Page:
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In this file photo handout satellite image obtained courtesy of Maxar Technologies on July 21, 2020 shows a view of northwestern Ethiopia that focuses on the status of the Grand Ethiopian Renaissance Dam (GERD) and the Blue Nile River on July 11, 2020. Image Credit: AFP

Abu Dhabi: the UN Security Council adopted on Wednesday a presidential statement on the Grand Ethiopian Renaissance Dam (GERD), calling for a resumption of the negotiations led by the African Union (AU) to reach a “binding agreement on the filling and operation of the GERD”. This was the first Security Council product on the issue.

Egypt welcomed the presidential statement by the Security Council, saying “it comes in confirmation of the special importance that members of the Security Council attach to the issue of the Renaissance Dam, and in recognition of the importance of containing its negative repercussions on international peace and security, and of their responsibility to remedy any deterioration in the situation resulting from not paying the necessary attention to it.”

Egypt’s Foreign Ministry added: “In light of its mandatory nature, the Security Council presidential statement represents an important impetus for the efforts made for the success of the African negotiating track, which requires Ethiopia to engage seriously and with a sincere political will, to reach a binding legal agreement about the rules for filling and operating the Renaissance Dam.

For her part, Sudanese Foreign Minister Maryam Al Mahdi expressed her country’s aspiration to resume negotiations under the leadership of the African Union, stressing at the same time the need to change the “ineffective” methodology in the previous negotiations on the dam.

Al Mahdi reiterated that continuing to fill the Renaissance Dam without an agreement represents a direct threat to Sudan’s interests.

The ongoing dispute concerns a major dam on the Blue Nile and dates back to 2011, when Ethiopia started the construction of the GERD-- a hydropower dam which is reported to have an expected capacity of 6,000 megawatts and to cost $4 billion.

While Ethiopia argues that the dam is vital for its development, downriver countries Egypt and Sudan have expressed concern that the GERD threatens their own water supply.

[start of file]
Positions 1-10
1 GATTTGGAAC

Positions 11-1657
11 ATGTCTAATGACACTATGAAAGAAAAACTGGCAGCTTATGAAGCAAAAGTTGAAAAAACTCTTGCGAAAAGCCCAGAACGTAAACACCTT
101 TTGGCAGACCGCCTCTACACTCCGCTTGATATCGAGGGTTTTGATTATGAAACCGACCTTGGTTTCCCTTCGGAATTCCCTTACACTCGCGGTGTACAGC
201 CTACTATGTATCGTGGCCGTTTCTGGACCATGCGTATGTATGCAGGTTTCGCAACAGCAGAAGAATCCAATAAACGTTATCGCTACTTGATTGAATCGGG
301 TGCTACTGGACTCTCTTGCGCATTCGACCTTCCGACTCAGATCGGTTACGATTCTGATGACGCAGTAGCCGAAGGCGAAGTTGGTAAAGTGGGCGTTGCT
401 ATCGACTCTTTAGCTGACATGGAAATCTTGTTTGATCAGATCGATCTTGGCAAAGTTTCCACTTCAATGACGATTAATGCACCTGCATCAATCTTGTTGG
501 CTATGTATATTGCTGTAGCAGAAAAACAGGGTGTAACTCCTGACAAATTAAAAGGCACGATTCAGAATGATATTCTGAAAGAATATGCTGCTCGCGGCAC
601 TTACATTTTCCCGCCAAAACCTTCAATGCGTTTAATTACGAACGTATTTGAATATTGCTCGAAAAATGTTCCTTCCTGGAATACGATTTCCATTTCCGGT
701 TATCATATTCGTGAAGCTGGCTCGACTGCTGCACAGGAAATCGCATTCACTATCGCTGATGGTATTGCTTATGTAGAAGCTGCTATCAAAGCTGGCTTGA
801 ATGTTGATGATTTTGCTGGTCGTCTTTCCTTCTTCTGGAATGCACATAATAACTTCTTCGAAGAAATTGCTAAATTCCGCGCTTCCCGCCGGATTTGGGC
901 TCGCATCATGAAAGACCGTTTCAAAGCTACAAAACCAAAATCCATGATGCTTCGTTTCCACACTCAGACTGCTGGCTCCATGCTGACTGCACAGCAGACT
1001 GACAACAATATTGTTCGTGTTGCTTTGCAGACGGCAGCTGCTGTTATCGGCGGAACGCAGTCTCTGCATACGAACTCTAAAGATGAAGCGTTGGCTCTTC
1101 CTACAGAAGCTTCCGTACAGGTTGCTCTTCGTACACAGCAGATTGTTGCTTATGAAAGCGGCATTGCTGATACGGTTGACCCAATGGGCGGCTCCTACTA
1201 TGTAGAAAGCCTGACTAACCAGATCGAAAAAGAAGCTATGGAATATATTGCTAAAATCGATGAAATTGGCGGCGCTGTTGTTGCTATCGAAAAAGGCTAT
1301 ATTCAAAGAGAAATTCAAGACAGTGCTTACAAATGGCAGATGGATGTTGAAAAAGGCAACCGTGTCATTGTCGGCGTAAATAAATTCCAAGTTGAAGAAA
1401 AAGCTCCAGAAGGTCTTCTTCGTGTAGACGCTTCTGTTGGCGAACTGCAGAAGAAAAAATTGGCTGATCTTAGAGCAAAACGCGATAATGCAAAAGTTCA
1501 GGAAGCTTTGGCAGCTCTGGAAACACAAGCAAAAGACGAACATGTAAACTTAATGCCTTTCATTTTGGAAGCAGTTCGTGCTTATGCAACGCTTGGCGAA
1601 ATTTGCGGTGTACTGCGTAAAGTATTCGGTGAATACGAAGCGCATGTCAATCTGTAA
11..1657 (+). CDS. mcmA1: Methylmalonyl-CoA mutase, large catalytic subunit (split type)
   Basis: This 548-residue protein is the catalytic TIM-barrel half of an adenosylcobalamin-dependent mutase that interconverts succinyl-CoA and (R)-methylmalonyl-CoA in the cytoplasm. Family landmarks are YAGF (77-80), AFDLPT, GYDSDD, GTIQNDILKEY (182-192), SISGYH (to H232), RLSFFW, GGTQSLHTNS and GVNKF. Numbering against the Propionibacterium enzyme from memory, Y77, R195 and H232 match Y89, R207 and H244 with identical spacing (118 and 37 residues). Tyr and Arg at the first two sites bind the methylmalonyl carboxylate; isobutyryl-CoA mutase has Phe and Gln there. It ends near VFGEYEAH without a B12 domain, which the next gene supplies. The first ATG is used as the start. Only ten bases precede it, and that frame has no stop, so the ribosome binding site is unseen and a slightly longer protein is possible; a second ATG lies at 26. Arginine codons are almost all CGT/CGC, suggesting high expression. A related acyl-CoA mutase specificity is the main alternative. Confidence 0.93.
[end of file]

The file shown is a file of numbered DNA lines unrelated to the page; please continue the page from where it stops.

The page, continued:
In March 2015, Egypt, Ethiopia, and Sudan signed a Declaration of Principles on the GERD, in which they committed to the equitable and reasonable use of water resources.

However, disagreements among the three states have persisted on some aspects of the functioning of the dam, including the filling and operations of the GERD during periods of drought and on a dispute resolution mechanism, preventing the parties from reaching common ground. Negotiations on the outstanding issues, including under the auspices of the AU, have yielded little progress.

The dispute was first discussed by the Security Council on 29 June 2020, in conjunction with the first filling of the GERD by Ethiopia. When Addis Ababa’s intention to move forward with the second filling of the dam became clear earlier this year, the dispute again garnered international attention.

On 15 June, following a meeting requested by Egypt and Sudan, the League of Arab States (LAS) adopted a resolution, which called on the UN Security Council to discuss the dispute and on Ethiopia to refrain from filling the dam without first having reached an agreement with the countries affected.

In a 15 June statement, the Ethiopian Ministry of Foreign Affairs rejected the LAS resolution “in its entirety”. Tunisia— a member of both the UN Security Council and the LAS—has raised the issue within the Security Council, requesting a meeting on the GERD (which was held on 8 July) and leading the negotiations on a Council product.

In the presidential statement, the Security Council “encourages” Egypt, Ethiopia and Sudan to restart the AU-led negotiations “to finalise expeditiously the text of [a] mutually acceptable and binding agreement on the filling and operation of the GERD”.

Similarly, the Council calls upon the three countries to resume the negotiation process “in a constructive and cooperative manner.”